Oregon E. Coli Lawyer

Estimates by the federal Centers for Disease Control say that more than 265,000 Americans are poisoned by E. coli bacteria each year. Of these, more than 3,600 people are hospitalized, and more than 30 people die from associated complications.

Risk associated with E. coli food poisoning has led the United States to enact safety laws and regulations to protect consumers. Under these safety laws and regulations, individuals have the ability to hold manufacturers and businesses accountable for violations that threaten public safety.

Experienced E. coli lawyers in Oregon know that if you fall ill and are diagnosed with E. coli poisoning, it’s important that you understand your rights. Under the law, if someone causes you harm, they are responsible for harm caused.

In most cases, a source of an E. coli infection will have infected more than one person. When multiple infections occur, health authorities will be notified. From there, public officials will investigate to find the source for the multiple E. coli infections, called an outbreak. Outbreak investigations succeed at a comparatively high rate. With biological testing and inspections by trained observers, more often than not companies or persons responsible for outbreaks are exposed.

Experienced E. coli lawyers in Oregon know the ins and outs of the outbreak-investigation process, and can assist public officials during the investigation. Often, a food poisoning attorney will work with public officials to help prosecute the companies or persons responsible for an outbreak of E. coli.

In some cases, it will be left up to the food poisoning attorney himself or herself to investigate and nail down the source of the E. coli poisoning for a client. An experienced attorney knows the investigative steps to take to find the source of an outbreak, and can use this information to hold the responsible party accountable for causing the outbreak. 

How Much is My Food Poisoning Case Worth?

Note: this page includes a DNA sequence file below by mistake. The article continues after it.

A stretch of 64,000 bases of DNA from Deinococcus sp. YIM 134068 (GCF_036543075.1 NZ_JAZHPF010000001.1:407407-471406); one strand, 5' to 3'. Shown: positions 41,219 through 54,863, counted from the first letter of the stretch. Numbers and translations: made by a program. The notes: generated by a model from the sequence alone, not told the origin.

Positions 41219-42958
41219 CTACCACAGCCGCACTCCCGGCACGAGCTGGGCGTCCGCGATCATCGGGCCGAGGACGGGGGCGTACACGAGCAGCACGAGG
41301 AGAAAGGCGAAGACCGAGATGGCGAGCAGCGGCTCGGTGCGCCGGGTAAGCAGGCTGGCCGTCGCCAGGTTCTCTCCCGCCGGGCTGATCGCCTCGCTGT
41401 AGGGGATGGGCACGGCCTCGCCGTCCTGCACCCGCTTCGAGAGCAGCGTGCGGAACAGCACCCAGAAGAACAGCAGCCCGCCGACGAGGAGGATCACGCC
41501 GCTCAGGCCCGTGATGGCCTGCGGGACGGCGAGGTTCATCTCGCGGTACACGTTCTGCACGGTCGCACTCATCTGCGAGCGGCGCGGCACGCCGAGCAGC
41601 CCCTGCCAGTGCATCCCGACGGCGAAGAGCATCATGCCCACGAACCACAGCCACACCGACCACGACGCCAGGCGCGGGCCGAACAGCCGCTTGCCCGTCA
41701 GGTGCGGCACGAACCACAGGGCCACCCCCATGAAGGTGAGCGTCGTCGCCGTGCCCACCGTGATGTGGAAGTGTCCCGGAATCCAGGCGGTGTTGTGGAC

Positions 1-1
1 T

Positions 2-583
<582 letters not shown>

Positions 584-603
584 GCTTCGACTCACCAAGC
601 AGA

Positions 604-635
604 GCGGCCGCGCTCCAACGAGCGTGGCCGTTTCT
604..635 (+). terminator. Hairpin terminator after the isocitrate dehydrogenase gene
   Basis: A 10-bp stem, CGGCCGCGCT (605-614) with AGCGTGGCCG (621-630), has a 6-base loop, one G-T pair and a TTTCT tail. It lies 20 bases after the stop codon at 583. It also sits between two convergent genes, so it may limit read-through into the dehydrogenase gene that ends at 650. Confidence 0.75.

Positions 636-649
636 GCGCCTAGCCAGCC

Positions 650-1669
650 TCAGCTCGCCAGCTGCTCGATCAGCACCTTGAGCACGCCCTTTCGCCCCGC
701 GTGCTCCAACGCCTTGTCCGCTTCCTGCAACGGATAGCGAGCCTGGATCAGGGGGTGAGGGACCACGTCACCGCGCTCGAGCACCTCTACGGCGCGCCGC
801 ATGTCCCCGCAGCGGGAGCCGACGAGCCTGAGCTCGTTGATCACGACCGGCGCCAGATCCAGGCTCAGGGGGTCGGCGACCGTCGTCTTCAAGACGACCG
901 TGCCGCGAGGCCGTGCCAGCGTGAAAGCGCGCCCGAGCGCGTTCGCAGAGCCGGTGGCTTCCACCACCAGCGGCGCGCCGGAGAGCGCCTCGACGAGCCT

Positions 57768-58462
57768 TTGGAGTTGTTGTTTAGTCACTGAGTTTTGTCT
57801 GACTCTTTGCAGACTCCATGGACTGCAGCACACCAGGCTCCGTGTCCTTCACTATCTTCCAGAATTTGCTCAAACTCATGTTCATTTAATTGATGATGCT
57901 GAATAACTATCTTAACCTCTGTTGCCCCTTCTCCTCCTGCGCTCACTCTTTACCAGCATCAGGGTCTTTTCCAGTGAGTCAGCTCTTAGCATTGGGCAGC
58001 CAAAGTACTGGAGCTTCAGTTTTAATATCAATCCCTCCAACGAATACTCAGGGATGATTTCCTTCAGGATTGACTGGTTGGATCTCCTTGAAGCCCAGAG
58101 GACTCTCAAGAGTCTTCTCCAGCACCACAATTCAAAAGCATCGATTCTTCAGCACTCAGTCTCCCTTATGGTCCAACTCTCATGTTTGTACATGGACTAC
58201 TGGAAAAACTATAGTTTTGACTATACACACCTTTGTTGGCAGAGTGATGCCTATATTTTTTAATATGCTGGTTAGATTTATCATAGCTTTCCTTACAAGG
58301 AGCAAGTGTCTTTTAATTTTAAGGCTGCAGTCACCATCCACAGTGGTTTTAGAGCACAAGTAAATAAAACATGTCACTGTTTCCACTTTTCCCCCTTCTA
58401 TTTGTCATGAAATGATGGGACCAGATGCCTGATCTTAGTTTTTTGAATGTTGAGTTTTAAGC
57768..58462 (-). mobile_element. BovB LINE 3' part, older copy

E. coli lawsuits are quite common in the Unite States, but the only way to evaluate what a case is worth is through an exhaustive investigation into the liability of the case and the harm caused. Each case is different and should be evaluated on an individual basis.

Because the illness caused is severe, jury awards can sometimes be quite high for E. coli plaintiffs. In addition, hospitalization often occurs for an E. coli patient, and jury awards are allowed to reflect the length of a required hospital stay. Another factor juries consider in gauging an award of damages is whether any long-term, chronic effects can be traced to a poisoning.

How Much Time do I Have to Pursue My Case?

A statute of limitations, set at 2 years, governs food-poisoning cases. You will not be able to bring an E. coli case to court any later than 2 years after the date you consumed a contaminated food product. This time will be quickly consumed by investigations, interviews, and exhaustive gathering of your medical records. Assembling a medical record is a notably time-consuming process. If an illness with E. coli poisoning is recent, there is no big rush, but it is advisable to act somewhat promptly. That way, you and your attorney can forge as strong a case as possible.

If any considerable time has passed since your illness, you are best advised to act speedily. Free of charge, our experienced Oregon E. coli attorneys look forward to an opening conversation with you on your case. Please contact us at 877-928-9147 or submit your information in our Contact Form.

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